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  • Elaine Sanders

How to Build Your Confidence

Confidence is a hot topic in the horse world, isn’t it? And rightfully so. Horses need us to be confident.

But what happens if we aren’t confident?

What if we are a naturally shy or timid person?

What if we had an accident and we have more fear than confidence now?

What if we are new and we just don’t know enough to be confident?

What then? Are we SOL with horses?

What tends to happen for folks with low confidence - wherever that low confidence originates from- is one of three things.

1. They get walked on. These people secretly hope that like-ability replaces confidence and so they set out to get their horse to like them. They appease their horse and they try not to disturb their horse in any way. The hope is that if their horse likes them enough, he’ll do what they ask and it’ll cancel out the need for true confidence. But that is just not the case. The horse tends to use these people like a doormat/food-dispenser/scratching post. He doesn’t listen to the person’s leadership, because frankly, there is none there.

2. They fake it. When it is clear that being walked on by the horse does not work out, horse people try to fake confidence. They confuse confidence with aggression, and they try being tougher, stronger, harder, and a bit of a bully to their horse. It often feels fake and uncomfortable to the person, like trying on someone else’s jacket that does’t fit, but at least their horse does’t walk on them anymore. Some people convince themselves that this is true confidence but they’re mistaken. The result is that the horse doesn't connect to the person, because the person is being fake and there’s no one there for the horse to really connect to.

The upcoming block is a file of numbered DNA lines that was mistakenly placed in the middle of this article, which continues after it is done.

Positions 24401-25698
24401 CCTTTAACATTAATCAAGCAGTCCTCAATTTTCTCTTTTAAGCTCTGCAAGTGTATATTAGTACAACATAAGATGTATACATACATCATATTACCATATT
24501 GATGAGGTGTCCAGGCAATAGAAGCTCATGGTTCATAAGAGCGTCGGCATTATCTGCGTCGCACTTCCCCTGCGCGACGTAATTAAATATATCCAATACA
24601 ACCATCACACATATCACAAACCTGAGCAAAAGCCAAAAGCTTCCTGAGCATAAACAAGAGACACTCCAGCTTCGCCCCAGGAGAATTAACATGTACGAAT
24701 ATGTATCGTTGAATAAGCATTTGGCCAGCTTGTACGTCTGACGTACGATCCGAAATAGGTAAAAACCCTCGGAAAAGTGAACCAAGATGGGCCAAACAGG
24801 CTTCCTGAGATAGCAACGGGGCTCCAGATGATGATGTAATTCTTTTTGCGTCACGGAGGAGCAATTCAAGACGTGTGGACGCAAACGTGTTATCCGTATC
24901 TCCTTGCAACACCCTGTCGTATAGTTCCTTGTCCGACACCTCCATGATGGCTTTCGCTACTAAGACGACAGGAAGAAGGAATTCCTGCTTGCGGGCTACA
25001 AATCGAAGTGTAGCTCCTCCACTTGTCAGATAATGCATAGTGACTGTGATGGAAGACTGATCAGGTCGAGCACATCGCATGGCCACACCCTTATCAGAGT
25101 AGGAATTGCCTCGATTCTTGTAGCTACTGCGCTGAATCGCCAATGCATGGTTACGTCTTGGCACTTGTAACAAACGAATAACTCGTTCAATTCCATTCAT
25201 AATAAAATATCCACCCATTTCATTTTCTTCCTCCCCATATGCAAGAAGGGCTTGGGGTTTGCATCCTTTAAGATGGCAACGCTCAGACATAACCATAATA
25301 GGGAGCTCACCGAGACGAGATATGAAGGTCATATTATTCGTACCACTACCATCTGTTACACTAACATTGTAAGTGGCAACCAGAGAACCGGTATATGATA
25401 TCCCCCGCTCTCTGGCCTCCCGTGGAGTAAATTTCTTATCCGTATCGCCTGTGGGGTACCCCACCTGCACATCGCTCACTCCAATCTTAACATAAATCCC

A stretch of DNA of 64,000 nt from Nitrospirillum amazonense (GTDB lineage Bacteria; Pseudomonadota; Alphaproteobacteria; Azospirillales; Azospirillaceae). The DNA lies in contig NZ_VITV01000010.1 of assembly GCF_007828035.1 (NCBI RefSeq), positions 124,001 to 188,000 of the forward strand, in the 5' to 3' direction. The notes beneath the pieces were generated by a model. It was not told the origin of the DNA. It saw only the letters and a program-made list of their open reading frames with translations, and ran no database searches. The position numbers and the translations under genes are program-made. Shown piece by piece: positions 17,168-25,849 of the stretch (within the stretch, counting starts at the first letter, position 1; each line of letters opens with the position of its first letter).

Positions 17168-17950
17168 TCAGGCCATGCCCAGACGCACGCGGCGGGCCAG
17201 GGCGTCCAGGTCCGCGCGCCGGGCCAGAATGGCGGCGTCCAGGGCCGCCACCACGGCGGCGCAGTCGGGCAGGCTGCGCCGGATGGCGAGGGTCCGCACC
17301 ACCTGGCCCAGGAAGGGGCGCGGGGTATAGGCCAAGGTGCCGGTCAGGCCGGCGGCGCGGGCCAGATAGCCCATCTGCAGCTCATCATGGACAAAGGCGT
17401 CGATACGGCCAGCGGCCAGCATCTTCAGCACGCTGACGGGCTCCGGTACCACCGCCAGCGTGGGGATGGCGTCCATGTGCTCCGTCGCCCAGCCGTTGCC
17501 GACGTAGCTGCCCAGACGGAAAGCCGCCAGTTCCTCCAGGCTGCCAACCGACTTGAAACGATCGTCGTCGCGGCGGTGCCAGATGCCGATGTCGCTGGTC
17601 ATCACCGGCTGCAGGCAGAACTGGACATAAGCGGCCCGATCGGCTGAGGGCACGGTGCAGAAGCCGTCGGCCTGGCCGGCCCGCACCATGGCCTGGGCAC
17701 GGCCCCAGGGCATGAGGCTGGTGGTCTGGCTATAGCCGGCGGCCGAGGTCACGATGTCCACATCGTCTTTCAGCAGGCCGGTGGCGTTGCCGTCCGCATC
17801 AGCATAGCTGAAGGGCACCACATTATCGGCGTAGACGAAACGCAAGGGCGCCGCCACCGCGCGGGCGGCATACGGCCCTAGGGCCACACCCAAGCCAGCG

3. They fluctuate. These people swing between being walked on and being aggressive. They slide on the spectrum somewhere between doormat and bully. They are doormats in order to get the horse to like them, and then they become a bully when the horse was getting too pushy. Then they swing back the other way when their horse runs avoids them. The problem is that the horse cannot possibly connect. He cannot trust these people because they flip-flop without warning.

I think we can all agree that the above three options aren’t true confidence. Confidence is not found by being a doormat, it’s not found by being a bully, and it’s not found by being anything in between a doormat and a bully.

Confidence is something else entirely.

Confidence isn’t about being a doormat, or a bully, or something that you’re not. It’s about being more fully who you are.

Confidence is about radical self-acceptance.

Are you shy? Cool. Accept it. It’s not something you have to fix or change in order to be confident.

Do you have fear? Great. Accept it. You don’t have to eliminate fear in order to be confident.

Do you have doubts and concerns, questions and uncertainties? It’s fine. Accept them. You don’t need all the answers in order to be confident.

Radical self-acceptance is unconditional. Radical self-acceptance is ok with the the mess, the lack, the weaknesses. Radical self-acceptance is being in the present moment with yourself in a calm, open-hearted inner stance that says, “This is me.”

Try it. Right here, right now. Accept yourself, all of yourself, “This is me.”

There is something very moving about this radical self-acceptance, isn’t there? Something deep, true, and real is strengthened inside you. You’re open-hearted, present, unconditional, and truly yourself.

That is confidence. Self-acceptance is self-confidence.

The result? Your horse finally sees YOU. You’re not hiding aspects of yourself. And you’re not exaggerating other aspects of yourself. You are YOU. And when your horse sees YOU, he’ll take notice. He’ll feel this self-acceptance and confidence rolling off of you in waves that feel so good to him. He’ll want to be with you. He’ll listen to your requests because they’re clear and concise and unattached. He’ll want to connect to you and follow your lead.

When you fully accept what is, it can grow into what it is meant to become. When you fully accept yourself, you can grow into who God made you to be. Your shyness will subside all on its own, your fear will ease all on its own, your doubts and uncertainties will vanish all on their own. The key is not to fight them, but to accept them.

This is me.

This week, play with this radical self-acceptance with your horse. Try feeling it before you interact with your horse and see the changes for yourself. Try out radical self-acceptance at work, at home, or at play.

What would be different for you if you stopped fighting yourself and started accepting yourself?

Here’s to You and Your Horse


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